Let me tell you about my Kindle. It is an impromptu gift, from someone close. Most of the time it rests inside a bubble mailer manila envelope, creased and folded from all the wear, in one of my purses, or sits, naked, at my bedside. It is covered with a lovely white and blue porcelain art skin/decal that catches the eye and sets off the grey and black of the screen. The first book I bought for it was Fernando Pessoa's The Book of Disquiet, but now I've worked through quite a few more--David Foster Wallace's The Pale King, Tolstoy's War and Peace, Fitzgerald's This Side of Paradise, Somerset's Of Human Bondage, Dickens's Bleak House...(I have a thing for 700 pages plus 19th Century literature), as well as a dozen samples and a few new books I recently acquired. I can hardly leave the house without it in my purse.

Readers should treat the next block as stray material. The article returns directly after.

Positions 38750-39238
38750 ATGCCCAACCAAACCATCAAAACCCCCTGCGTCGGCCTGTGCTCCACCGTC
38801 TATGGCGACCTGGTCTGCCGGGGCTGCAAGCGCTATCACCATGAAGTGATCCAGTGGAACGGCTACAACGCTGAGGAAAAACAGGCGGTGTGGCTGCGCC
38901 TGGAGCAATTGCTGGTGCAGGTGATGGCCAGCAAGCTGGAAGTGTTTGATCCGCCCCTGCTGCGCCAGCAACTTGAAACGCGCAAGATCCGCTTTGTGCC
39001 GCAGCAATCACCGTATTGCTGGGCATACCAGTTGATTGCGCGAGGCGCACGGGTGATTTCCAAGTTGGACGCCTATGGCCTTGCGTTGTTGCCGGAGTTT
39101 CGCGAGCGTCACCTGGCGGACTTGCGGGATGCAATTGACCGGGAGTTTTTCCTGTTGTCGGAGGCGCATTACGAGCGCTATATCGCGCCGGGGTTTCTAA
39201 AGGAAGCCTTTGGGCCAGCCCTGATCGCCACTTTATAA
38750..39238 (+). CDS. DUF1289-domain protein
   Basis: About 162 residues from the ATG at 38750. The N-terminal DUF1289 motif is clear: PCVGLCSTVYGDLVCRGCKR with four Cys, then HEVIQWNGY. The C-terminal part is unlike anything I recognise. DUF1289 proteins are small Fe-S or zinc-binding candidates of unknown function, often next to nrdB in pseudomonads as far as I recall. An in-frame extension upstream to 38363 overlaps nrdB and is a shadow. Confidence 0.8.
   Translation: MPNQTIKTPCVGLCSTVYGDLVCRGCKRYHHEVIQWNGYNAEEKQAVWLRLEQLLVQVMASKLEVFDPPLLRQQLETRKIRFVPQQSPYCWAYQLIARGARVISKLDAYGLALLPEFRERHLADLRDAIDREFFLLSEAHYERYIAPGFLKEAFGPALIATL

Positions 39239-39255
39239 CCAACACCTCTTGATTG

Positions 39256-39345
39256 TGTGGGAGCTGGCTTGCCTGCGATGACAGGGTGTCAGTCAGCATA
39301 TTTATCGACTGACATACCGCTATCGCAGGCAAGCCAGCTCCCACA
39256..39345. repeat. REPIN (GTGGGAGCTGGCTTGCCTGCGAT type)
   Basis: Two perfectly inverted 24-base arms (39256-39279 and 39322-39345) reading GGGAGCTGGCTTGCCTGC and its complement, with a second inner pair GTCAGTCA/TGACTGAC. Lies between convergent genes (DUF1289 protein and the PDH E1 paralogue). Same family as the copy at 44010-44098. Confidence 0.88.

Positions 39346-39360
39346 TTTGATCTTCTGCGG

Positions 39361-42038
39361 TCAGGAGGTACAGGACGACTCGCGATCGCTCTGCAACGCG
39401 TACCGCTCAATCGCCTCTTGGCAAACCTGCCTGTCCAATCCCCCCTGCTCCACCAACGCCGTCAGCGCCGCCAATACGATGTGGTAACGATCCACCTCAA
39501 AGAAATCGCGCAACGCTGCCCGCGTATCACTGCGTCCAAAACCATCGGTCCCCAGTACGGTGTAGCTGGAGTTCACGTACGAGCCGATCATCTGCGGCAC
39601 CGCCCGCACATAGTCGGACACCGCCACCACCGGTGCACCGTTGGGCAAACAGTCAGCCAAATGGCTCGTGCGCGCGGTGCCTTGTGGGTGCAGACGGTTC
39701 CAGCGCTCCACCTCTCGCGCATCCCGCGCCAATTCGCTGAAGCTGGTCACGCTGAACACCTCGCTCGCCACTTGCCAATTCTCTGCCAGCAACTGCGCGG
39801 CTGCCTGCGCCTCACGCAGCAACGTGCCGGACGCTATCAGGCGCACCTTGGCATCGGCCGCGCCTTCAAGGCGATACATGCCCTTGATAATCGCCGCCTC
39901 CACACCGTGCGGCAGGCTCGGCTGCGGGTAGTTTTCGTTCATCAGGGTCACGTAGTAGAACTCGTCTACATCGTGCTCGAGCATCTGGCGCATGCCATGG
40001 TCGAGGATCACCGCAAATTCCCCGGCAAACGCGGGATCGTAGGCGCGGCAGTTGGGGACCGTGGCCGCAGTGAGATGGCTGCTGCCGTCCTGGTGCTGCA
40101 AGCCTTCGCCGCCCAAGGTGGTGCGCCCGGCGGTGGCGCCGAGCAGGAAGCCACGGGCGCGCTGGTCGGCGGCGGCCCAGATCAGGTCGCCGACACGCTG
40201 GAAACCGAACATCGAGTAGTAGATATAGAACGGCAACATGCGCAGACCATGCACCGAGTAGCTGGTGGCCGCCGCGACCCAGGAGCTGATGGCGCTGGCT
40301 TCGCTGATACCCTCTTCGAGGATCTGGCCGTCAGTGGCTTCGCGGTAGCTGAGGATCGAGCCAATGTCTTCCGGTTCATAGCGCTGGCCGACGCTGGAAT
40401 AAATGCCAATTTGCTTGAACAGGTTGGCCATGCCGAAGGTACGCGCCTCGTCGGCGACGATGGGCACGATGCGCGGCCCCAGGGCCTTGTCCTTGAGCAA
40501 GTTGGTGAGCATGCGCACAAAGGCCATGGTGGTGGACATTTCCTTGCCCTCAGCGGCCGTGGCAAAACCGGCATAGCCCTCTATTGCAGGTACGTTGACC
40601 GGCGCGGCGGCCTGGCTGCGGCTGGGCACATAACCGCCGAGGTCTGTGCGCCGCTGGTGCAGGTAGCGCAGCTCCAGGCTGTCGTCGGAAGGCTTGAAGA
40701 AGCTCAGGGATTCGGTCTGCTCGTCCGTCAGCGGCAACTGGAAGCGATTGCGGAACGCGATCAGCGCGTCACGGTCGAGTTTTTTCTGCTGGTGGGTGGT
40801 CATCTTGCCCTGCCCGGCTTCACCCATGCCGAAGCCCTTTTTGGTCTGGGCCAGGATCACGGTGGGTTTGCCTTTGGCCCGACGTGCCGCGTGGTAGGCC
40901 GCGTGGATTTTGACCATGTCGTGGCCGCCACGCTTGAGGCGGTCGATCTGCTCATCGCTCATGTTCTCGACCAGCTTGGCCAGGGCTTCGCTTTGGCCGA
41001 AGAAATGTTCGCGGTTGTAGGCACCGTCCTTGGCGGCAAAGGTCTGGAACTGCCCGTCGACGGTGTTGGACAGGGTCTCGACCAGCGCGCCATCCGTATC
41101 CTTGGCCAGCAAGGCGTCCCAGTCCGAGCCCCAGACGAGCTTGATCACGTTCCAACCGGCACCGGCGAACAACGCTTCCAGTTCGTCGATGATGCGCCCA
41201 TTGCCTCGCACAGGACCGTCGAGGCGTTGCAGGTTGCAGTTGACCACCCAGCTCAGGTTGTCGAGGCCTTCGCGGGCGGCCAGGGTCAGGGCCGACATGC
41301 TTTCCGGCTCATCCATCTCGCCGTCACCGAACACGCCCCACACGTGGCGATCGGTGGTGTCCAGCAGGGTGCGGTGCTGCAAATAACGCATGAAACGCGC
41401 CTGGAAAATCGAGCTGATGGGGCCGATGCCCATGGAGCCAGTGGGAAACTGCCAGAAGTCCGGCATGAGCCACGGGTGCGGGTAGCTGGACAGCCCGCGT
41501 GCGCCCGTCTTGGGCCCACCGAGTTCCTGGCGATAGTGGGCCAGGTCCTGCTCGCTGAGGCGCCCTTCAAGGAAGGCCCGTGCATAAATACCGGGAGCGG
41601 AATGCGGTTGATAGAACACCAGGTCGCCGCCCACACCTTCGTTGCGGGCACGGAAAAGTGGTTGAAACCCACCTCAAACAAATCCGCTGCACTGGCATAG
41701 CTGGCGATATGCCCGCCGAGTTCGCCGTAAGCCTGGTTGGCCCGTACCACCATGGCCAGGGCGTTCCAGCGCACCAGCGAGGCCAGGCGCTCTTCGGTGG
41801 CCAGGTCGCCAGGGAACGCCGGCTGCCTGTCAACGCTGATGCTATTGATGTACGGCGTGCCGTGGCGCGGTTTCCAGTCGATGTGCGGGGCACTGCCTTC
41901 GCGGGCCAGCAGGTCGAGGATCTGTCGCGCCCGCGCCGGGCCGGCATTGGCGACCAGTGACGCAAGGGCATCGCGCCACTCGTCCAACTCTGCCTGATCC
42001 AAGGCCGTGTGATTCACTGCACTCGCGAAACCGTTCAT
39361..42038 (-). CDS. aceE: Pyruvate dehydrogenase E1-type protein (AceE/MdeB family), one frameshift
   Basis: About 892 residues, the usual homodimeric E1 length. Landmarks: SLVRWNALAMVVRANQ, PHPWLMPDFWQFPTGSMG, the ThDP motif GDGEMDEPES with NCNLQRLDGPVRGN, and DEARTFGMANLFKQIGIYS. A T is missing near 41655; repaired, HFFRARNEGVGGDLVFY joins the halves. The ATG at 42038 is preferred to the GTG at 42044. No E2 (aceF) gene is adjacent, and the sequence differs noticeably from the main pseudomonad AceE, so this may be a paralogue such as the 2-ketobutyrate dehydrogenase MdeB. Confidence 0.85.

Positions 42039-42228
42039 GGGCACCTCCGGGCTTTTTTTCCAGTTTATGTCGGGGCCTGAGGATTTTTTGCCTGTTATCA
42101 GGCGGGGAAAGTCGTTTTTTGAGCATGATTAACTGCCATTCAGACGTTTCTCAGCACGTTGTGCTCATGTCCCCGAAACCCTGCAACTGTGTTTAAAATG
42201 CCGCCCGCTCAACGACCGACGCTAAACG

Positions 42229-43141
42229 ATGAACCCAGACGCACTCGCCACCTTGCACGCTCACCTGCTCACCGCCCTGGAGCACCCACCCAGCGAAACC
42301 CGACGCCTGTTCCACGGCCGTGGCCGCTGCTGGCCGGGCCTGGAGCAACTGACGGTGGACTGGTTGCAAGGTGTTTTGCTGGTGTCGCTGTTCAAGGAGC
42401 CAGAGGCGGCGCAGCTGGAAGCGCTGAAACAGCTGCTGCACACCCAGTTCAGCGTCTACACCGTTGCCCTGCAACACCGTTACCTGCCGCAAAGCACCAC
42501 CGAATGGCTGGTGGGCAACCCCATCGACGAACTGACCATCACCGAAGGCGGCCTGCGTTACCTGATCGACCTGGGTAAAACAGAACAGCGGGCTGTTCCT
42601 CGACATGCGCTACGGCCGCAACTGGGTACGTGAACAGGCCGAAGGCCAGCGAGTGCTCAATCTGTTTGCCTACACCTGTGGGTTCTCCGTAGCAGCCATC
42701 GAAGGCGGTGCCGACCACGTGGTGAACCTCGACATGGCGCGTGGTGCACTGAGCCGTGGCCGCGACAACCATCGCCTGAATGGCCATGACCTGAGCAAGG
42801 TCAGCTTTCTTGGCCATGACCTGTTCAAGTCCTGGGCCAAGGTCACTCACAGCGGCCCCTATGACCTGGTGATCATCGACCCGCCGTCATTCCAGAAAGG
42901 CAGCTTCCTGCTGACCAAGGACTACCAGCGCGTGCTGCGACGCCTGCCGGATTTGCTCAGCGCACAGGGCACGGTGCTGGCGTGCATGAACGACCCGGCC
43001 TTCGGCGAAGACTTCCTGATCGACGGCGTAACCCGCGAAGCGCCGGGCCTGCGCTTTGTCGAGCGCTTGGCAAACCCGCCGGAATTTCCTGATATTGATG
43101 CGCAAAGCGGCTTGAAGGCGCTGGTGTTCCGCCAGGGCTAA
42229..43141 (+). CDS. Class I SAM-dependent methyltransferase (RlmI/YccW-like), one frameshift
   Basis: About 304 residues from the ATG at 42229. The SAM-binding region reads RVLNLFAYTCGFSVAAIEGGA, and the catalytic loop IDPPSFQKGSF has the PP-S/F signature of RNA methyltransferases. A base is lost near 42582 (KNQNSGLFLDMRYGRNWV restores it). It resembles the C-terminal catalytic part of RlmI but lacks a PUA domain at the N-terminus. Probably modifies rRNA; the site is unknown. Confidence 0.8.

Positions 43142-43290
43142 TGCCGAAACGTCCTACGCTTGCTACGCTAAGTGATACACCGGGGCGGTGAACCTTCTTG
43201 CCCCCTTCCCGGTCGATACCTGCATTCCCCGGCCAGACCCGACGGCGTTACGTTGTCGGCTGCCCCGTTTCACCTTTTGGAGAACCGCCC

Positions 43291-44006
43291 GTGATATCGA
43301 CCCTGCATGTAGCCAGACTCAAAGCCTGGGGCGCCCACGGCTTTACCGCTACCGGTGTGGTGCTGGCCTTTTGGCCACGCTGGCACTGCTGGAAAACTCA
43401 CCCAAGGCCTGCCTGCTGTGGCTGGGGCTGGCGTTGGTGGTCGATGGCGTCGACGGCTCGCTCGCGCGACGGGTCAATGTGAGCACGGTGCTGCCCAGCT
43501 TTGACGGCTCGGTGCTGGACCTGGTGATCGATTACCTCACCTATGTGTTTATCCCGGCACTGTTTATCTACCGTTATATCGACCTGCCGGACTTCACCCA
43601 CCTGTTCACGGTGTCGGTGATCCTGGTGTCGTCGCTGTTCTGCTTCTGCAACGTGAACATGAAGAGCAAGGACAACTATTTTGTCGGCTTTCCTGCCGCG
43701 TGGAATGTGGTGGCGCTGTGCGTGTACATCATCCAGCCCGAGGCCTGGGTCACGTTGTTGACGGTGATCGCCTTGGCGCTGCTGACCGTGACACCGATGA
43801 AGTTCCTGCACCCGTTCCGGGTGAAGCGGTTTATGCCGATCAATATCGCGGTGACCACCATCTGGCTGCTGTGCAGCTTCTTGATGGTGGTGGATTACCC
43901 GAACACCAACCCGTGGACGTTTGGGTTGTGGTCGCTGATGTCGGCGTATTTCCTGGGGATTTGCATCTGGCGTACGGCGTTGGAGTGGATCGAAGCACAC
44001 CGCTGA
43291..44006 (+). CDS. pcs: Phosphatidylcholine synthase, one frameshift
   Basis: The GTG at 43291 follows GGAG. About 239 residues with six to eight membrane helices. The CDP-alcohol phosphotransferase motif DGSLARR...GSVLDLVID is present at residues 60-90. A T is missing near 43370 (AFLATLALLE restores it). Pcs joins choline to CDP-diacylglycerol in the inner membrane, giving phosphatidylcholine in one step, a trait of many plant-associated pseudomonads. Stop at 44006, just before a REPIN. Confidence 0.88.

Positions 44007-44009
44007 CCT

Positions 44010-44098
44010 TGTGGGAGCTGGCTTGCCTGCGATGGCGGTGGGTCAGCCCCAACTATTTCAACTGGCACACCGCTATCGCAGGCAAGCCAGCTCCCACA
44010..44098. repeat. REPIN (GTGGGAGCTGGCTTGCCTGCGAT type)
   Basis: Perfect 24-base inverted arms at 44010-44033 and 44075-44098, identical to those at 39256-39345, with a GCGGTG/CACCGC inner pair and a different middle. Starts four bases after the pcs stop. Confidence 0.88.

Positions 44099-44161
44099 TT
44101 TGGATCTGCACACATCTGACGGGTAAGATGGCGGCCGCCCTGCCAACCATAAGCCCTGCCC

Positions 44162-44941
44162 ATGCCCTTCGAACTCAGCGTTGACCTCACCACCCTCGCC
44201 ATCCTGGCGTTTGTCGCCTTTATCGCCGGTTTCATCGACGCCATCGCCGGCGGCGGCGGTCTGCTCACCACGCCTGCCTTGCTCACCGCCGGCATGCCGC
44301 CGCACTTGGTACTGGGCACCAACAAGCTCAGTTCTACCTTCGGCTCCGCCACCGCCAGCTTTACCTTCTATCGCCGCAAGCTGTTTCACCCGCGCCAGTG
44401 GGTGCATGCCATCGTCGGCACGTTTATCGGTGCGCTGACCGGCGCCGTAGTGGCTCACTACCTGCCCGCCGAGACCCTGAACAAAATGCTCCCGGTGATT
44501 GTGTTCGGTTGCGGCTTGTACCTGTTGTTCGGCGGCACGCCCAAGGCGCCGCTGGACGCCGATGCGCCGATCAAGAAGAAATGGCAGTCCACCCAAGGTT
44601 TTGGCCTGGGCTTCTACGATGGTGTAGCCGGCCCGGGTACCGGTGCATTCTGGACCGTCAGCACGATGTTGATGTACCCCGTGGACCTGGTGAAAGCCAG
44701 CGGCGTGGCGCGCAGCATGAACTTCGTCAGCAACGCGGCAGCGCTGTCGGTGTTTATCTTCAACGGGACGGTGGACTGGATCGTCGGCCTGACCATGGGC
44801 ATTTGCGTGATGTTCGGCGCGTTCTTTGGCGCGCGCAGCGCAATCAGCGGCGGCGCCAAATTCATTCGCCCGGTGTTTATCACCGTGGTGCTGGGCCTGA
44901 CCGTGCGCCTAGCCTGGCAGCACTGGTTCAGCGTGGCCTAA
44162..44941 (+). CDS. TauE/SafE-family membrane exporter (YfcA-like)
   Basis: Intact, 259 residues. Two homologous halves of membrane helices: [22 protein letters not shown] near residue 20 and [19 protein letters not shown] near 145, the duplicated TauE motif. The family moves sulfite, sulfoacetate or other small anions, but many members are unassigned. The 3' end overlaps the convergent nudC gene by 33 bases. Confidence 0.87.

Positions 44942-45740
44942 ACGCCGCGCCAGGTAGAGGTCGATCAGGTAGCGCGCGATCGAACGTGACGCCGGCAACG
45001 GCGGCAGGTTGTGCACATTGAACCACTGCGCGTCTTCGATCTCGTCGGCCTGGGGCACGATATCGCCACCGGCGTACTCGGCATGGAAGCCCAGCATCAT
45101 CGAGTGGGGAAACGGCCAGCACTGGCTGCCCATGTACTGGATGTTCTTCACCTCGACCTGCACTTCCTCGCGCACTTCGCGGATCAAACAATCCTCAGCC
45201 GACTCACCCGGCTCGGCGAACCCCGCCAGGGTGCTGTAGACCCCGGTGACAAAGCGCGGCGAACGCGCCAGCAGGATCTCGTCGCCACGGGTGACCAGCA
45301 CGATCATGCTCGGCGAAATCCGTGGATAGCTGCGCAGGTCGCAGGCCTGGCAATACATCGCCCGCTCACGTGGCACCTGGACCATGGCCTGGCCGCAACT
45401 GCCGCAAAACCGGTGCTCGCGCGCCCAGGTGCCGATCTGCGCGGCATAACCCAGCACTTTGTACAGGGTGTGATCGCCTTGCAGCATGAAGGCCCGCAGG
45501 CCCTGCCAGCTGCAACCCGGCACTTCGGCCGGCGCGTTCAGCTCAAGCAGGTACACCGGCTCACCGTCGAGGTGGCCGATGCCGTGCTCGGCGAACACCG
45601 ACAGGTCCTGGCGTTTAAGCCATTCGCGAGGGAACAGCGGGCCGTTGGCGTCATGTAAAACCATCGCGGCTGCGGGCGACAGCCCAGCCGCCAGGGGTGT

It is there when I stand in the insufferable heat and humidity, the microwave of subway stations, awaiting the L train to take me home. It is there amidst a crowded train, when my one hand grips the poles so as to not topple over in the lurch of the train and high heels. It is there, next to me, on the tables of countless restaurants where I like to dine alone. It is there in parks, in offices, on couches, in bed, next to the cozy glow of my lamp and candle flames on the other end of my room. It is there to distract me when my mind is a mess of tortured laments. It is there when I take the ferry across the rolling waters of the East River to Governor's Island, where I find a white wicker and wood rocking chair on the patio of some old lovely house, and rock slightly back and force as I begin to read Proust. And when it is with me, so are all the vibrant characters and times and scenes from the particular book I'm reading. So is instant escape, freedom, relief.